I put in the Atwood 10gal gas/elec.
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Old 08-07-2006, 09:17 PM   #13
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Here are a couple of photos of the set up around the tank and the back side of the insulation jacket. The valve on the left feeds the toilet and the U section of pipe is what is used to bypass the tank. With the bypass back in place there are no leaks in these lines - you can still see some water is seeping out from under the tank - left over from draining it I hope.
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Old 08-07-2006, 11:10 PM   #14
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That looks like the one I pulled out. Your cabinet, however, is different than mine. I don't think you want to try to pull this water heater out without finding the method for removing all or part of the inside cabinet. It will make the plumbing parts of the job much easier. At minimum, you will want to remove the shelf above the waterheater, the exhaust fan, and hose. You may need to get under the trailer to disconnect the hose from the belly pan. We will need someone with an overlander to tell us the best way to get better access to the plumbing on this waterheater.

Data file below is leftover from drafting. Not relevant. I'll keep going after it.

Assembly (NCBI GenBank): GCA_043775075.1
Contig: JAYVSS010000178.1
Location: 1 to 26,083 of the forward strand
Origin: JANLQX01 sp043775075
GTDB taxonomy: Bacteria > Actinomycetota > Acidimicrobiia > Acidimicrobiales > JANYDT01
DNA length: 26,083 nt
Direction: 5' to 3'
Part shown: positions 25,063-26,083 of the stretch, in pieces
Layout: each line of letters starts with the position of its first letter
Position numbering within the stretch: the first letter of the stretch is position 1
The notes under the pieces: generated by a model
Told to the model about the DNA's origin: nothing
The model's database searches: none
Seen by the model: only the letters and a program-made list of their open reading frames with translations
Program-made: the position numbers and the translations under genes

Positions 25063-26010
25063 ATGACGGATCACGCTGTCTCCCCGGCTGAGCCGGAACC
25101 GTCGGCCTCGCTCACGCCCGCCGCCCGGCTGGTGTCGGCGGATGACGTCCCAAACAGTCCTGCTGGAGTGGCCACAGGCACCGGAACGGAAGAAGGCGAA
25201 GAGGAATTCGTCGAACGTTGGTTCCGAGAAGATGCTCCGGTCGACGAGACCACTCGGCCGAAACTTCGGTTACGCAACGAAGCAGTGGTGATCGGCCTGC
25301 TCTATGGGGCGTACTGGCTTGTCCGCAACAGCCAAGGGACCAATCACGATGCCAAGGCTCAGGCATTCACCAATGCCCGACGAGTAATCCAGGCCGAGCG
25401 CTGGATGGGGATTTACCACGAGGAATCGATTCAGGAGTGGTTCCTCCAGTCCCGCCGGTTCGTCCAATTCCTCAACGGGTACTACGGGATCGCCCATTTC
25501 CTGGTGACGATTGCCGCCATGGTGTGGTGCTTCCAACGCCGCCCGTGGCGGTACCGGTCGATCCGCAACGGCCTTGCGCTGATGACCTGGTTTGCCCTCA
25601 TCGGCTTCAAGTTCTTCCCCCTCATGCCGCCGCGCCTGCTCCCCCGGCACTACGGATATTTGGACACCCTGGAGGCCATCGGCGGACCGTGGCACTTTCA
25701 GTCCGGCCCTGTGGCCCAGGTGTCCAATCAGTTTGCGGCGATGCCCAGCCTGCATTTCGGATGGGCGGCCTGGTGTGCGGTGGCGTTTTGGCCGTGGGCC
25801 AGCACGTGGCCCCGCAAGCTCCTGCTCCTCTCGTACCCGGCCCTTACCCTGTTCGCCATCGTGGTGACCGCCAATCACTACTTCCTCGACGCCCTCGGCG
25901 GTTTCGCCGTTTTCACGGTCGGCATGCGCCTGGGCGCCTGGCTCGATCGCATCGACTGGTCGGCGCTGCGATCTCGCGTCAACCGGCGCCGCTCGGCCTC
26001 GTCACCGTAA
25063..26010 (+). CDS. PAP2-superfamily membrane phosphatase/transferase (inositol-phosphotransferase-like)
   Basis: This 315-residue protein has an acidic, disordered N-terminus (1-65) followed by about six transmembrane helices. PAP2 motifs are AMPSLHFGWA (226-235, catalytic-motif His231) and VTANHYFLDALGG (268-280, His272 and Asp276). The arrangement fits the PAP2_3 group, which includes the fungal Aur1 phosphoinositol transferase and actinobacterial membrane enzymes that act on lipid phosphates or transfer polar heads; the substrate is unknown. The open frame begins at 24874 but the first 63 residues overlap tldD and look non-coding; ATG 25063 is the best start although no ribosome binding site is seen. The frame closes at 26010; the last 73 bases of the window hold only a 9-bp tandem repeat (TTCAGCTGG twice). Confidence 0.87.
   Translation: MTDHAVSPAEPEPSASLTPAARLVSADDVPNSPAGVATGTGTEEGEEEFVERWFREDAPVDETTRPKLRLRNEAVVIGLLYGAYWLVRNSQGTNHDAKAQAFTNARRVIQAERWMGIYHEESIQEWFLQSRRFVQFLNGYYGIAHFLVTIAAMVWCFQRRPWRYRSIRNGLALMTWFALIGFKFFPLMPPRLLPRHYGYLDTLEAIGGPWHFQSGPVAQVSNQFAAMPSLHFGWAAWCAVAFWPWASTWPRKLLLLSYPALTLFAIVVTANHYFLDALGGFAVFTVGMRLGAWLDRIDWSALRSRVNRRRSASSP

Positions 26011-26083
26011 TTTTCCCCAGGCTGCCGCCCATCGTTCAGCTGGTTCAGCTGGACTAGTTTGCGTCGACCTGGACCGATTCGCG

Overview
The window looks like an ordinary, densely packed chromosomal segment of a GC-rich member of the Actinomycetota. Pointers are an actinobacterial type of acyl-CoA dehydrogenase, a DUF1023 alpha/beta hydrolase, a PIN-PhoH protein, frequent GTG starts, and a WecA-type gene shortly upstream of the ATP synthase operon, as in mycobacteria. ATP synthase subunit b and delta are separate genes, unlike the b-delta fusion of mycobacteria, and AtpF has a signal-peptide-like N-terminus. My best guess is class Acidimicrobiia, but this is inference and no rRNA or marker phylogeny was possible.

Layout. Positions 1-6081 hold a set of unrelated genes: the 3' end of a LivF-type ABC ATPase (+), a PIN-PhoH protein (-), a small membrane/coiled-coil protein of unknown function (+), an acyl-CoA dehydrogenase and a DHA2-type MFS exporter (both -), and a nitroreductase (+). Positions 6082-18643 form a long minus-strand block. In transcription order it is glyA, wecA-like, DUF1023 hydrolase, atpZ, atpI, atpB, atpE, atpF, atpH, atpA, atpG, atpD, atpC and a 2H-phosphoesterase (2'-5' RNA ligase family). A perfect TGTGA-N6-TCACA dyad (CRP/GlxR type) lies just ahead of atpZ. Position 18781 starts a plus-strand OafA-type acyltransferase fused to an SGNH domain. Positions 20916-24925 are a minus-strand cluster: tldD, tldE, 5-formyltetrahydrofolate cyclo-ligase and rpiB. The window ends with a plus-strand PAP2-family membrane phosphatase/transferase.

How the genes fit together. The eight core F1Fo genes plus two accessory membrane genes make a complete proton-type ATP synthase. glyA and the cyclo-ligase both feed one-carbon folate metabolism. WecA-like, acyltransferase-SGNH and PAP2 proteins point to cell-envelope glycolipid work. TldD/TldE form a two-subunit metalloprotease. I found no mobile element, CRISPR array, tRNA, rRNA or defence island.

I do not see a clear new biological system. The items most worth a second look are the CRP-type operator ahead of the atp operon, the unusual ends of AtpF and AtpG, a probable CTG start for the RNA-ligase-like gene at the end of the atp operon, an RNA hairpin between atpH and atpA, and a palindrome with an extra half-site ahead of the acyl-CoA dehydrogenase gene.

The waterheater will need to be disconnected from the plumbing and then on the outside of the trailer there are screws around the face of the waterheater. These will be removed. You will need to disconnect the gas pipe (make sure the gas is shut off at the bottles). You will want to tape a piece of plastic over the end of the gas pipe to avoid dirt from getting into the gas line during the job. The gas line will need to be carefully pulled down through the base of the water heater so that it is out of the way. The waterheater is removed by gently pulling the heater out of the trailer from the outside.

I still recommend replacing the plumbing to the toilet with a reinforced water hose. Behind the toilet is not a good spot for a frozen pipe, and the screw on hoses will make it possible to resolve a future problem easily. Having the water heater out, makes this a good time to make a simple fix that can avoid a major pain. Take it from one who had the problem.

The new water heater comes with a white door. Of course there are options. You can install the White door. I just couldn't. You can keep your current door and modify either the door or the water heater to fit. I made some simple cuts in the exhaust fins on the water heater to allow the original door to close.